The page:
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Correspondence and Brief Communications |

Longer Surgical Durations Can Lead to Significant Staffing Costs to the Anesthesiology Department and Hospital

Amr E. Abouleish, MD, MBA
Arch Surg. 2005;140(2):212. doi:10.1001/archsurg.140.2.212-a.
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I read with great interest the report by Babineau et al1 on the cost of surgical residents. I agree with the authors that surgical residents by definition should take longer than fully trained surgeons to complete a surgical procedure. On the other hand, I must disagree with their conclusion that the costs to the hospital or anesthesiology department are insignificant.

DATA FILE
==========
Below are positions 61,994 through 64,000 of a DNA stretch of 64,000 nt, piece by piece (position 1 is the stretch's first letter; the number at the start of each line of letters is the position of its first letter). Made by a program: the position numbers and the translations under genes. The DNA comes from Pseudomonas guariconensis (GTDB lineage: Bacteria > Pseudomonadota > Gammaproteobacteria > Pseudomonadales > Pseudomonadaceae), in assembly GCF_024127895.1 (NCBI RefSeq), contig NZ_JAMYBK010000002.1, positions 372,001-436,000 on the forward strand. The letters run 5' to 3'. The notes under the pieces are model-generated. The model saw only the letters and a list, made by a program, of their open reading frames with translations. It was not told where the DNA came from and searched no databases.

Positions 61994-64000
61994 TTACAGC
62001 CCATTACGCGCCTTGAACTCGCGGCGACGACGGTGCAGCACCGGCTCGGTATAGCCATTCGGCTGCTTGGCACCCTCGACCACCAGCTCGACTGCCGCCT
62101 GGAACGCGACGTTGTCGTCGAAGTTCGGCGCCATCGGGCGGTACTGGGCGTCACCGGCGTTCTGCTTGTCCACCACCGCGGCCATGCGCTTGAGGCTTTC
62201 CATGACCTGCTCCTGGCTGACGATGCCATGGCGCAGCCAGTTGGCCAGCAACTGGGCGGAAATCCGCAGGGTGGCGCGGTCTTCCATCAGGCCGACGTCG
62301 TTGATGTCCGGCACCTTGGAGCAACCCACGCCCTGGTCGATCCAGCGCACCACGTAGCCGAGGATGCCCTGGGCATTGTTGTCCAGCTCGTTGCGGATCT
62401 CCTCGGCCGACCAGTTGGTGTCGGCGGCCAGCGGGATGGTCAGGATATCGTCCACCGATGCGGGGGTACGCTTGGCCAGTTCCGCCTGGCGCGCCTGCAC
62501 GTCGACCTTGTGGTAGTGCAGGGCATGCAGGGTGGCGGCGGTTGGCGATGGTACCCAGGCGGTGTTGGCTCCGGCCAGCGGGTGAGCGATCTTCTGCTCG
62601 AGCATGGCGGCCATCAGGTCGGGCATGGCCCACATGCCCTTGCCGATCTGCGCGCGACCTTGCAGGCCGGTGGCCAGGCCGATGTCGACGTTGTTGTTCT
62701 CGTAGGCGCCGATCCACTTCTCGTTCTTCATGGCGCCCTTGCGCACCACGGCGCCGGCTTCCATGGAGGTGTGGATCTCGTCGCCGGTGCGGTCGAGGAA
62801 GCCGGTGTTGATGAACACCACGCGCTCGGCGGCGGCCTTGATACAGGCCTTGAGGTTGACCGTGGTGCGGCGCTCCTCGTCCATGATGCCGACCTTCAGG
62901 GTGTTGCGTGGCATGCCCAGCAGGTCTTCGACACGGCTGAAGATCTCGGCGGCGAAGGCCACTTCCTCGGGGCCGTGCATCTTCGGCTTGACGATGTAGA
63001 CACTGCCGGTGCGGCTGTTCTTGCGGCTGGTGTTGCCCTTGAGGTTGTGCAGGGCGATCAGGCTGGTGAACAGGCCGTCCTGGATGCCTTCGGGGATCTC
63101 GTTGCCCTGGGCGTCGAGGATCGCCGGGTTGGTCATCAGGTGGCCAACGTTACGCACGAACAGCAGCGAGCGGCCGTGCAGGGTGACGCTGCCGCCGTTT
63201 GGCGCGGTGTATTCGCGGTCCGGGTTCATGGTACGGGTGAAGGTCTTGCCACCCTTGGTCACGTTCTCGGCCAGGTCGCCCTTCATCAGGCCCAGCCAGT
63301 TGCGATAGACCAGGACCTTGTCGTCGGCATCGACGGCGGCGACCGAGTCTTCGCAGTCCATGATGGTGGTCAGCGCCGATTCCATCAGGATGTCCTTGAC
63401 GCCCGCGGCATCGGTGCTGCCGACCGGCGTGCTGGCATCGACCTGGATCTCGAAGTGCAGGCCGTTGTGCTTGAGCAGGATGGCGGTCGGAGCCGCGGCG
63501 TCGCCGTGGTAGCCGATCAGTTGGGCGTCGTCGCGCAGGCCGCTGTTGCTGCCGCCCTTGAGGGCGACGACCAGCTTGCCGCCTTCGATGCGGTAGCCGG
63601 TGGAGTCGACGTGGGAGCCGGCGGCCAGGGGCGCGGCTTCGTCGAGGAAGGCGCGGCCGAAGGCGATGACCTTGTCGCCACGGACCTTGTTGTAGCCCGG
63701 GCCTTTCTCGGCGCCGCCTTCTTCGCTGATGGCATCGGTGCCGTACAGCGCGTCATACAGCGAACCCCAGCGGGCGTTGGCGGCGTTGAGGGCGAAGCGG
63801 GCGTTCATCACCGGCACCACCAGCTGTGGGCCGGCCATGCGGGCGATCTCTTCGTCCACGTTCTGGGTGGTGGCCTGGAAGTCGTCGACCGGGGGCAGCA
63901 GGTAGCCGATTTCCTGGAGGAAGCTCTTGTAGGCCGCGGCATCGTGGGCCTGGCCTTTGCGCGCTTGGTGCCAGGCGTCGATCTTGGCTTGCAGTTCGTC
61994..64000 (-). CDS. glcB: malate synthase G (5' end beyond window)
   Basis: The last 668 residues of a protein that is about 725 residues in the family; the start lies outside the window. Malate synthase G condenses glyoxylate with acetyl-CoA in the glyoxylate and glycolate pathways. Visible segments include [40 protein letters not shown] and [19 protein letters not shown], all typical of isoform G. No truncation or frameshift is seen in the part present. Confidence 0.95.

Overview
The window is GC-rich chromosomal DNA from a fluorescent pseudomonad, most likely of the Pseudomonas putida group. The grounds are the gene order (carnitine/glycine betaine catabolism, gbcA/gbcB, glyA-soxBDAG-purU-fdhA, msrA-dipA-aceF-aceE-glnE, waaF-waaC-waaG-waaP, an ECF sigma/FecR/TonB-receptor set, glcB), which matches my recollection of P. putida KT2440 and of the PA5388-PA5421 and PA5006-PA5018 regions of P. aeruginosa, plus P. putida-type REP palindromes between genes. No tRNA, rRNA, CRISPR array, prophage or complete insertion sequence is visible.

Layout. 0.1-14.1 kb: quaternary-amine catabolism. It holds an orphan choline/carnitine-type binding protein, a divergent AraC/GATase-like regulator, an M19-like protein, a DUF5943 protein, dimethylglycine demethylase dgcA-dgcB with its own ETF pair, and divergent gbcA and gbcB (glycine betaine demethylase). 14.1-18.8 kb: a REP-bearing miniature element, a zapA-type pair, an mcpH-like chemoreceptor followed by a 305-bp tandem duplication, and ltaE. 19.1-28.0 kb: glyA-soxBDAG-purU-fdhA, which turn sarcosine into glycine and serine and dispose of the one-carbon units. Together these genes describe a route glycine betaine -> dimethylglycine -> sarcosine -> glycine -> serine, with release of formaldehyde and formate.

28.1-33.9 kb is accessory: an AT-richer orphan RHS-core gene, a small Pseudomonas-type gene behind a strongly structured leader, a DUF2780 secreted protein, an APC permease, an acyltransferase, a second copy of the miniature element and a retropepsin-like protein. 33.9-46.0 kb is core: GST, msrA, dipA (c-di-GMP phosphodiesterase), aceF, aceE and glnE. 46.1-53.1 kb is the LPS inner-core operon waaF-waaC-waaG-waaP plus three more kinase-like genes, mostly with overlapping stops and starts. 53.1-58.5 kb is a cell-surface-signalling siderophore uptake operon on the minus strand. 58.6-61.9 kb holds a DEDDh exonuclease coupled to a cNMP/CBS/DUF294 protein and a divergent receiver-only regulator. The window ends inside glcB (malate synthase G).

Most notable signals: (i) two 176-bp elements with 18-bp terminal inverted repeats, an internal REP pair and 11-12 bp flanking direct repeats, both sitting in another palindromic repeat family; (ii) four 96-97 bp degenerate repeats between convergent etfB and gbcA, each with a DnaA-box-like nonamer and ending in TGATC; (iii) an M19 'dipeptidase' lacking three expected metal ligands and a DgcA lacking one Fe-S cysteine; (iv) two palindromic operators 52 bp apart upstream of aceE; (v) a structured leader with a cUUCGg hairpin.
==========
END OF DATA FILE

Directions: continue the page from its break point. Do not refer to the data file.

I agree with the authors’ argument that staffing costs are fixed during regular hours and that a decrease in a small time period in one operating room will not decrease staffing costs, but I must point out that this is a decrease in time during regular hours. I must disagree with the authors’ conclusion that this fixed-cost argument leads to no increased staffing costs to the hospital or anesthesiology group. Two items need to be considered. First, if the operating room is being staffed by personnel working “overtime” that is not a scheduled shift (eg, late cases in evening hours), then a reduction in surgical duration that leads to a reduction in overtime will result in a reduction in staffing costs.2 In addition, longer surgical duration may also account for increased fixed costs due to a larger number of operating rooms.2,3

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